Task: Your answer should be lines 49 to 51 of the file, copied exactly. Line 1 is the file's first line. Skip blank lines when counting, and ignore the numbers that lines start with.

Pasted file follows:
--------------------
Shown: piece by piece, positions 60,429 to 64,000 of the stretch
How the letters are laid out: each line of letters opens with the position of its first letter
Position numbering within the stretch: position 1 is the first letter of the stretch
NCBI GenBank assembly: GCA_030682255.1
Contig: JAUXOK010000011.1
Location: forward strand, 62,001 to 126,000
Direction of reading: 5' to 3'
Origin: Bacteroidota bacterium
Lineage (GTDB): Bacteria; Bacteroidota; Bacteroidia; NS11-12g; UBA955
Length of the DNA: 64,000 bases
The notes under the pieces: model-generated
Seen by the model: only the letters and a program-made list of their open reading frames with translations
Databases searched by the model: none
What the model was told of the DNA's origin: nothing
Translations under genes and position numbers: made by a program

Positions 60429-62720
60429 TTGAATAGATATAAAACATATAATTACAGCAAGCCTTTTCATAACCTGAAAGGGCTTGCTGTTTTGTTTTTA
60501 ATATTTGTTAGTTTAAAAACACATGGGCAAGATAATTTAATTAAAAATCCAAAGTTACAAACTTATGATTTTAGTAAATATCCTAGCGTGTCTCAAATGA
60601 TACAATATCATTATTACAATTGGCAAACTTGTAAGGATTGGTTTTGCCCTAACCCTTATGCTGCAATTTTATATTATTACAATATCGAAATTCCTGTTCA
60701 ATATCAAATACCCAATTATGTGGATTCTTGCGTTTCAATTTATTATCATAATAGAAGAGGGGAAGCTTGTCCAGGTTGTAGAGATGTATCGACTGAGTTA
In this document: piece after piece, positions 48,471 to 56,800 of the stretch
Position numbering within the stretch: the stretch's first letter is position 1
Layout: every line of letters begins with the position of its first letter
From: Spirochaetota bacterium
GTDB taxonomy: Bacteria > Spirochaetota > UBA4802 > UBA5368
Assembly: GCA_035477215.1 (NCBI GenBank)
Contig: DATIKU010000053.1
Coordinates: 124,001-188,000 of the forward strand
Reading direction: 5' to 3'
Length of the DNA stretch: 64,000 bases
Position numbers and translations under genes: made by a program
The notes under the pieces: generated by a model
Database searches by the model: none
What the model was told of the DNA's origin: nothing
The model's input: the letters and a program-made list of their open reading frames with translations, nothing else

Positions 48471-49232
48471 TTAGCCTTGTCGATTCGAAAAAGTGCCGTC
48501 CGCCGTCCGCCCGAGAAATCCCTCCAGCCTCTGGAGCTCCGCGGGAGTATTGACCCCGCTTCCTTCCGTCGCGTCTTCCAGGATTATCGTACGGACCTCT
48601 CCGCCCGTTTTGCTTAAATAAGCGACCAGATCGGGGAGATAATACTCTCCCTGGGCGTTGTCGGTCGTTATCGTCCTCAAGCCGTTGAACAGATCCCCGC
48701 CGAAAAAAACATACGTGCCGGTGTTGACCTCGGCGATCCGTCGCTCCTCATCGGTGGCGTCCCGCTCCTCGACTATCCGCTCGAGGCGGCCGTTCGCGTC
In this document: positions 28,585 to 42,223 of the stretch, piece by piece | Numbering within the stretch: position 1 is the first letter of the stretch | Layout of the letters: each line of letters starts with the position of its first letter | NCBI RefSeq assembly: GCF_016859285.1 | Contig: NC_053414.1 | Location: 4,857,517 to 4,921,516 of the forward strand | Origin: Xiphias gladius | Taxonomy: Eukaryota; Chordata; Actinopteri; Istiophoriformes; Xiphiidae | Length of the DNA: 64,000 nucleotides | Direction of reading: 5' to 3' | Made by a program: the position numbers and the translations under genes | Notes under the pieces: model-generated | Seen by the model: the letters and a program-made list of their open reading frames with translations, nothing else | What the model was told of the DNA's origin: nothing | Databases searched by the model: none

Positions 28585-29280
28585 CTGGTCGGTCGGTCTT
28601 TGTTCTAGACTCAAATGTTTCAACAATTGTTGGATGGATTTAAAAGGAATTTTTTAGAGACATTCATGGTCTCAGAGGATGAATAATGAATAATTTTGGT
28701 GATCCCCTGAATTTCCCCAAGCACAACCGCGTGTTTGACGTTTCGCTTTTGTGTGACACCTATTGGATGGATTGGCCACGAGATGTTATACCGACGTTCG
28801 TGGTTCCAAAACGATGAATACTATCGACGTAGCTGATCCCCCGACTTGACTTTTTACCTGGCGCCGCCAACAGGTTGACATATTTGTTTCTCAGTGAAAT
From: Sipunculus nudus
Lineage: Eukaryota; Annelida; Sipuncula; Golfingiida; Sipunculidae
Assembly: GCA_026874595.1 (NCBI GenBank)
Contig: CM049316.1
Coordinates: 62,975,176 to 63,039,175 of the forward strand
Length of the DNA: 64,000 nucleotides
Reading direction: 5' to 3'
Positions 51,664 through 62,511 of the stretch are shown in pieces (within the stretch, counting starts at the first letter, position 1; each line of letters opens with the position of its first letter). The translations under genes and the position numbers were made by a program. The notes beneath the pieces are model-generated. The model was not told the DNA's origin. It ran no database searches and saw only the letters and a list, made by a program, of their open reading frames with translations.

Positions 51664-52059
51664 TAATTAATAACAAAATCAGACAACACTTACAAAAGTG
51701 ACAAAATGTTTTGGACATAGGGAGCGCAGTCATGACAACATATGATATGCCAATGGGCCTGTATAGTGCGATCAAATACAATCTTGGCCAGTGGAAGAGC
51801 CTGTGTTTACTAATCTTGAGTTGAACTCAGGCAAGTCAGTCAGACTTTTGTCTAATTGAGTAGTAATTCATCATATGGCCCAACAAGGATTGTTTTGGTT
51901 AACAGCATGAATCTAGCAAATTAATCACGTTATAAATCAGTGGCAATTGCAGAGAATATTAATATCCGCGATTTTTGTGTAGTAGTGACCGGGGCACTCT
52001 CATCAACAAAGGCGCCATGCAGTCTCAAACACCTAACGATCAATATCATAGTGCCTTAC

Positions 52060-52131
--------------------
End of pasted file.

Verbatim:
Assembly: GCA_026874595.1 (NCBI GenBank)
Contig: CM049316.1
Coordinates: 62,975,176 to 63,039,175 of the forward strand